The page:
LONDON, April 16 (Reuters) - Jaguar Land Rover has developed a mobile energy storage unit for sale in partnership with UK startup Allye Energy using used batteries from plug-in hybrid Range Rover models, the two companies said on Tuesday.

The companies said a single Allye MAX Battery Energy Storage System (BESS) uses second-life batteries from seven Range Rover and Range Rover Sport plug-in hybrid vehicles (PHEV) and can store 270 kilowatt hours (kWh) of energy, or enough to power a British home for close to a month.

The European Union has mandated that over the next decade a growing proportion of materials in EV batteries must be recycled and that automakers focus on second-life uses for batteries - such as energy storage that uses healthy batteries that no longer have sufficient power to move EVs a long distance.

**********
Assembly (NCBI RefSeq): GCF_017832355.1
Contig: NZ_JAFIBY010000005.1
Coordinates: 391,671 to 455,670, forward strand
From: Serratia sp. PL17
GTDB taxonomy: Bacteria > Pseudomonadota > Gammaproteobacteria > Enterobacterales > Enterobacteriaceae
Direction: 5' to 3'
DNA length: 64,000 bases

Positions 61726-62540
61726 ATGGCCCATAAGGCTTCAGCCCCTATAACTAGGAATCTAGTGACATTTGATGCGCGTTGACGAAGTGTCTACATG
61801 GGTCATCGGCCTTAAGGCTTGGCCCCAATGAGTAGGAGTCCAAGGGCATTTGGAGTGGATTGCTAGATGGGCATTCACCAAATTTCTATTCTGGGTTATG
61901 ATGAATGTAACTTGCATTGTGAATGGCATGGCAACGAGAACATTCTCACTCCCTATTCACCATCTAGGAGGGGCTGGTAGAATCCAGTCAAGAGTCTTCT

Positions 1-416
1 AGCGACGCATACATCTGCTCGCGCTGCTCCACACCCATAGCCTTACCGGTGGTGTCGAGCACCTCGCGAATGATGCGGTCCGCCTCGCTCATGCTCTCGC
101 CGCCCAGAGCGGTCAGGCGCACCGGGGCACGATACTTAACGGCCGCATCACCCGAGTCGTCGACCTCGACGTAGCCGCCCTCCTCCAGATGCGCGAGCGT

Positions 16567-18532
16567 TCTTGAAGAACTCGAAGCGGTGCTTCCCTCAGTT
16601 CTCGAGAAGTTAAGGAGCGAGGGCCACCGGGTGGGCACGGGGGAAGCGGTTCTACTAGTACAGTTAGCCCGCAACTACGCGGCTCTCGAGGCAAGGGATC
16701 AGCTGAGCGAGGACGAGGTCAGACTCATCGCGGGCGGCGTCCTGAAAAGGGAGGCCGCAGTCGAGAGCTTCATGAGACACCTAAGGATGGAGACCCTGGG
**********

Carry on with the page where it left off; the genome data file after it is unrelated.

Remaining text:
The MAX BESS can charge up to nine Range Rover PHEVs at a time and can be recharged using a standard EV charger.

JLR said the storage unit can replace a diesel generator and the first one will be used by the automaker's engineering team for tests of the new Range Rover Electric that is due to launch later this year.

"Developing second-life battery projects like this is crucial if we want to make sustainability real in JLR," Reuben Chorley, JLR's director for sustainable industrial operations, said in a statement.

In January Synetiq, the UK's largest vehicle salvage company, said it would provide salvaged EV battery packs for Allye to use in energy storage units. (Reporting by Nick Carey; Editing by Susan Fenton)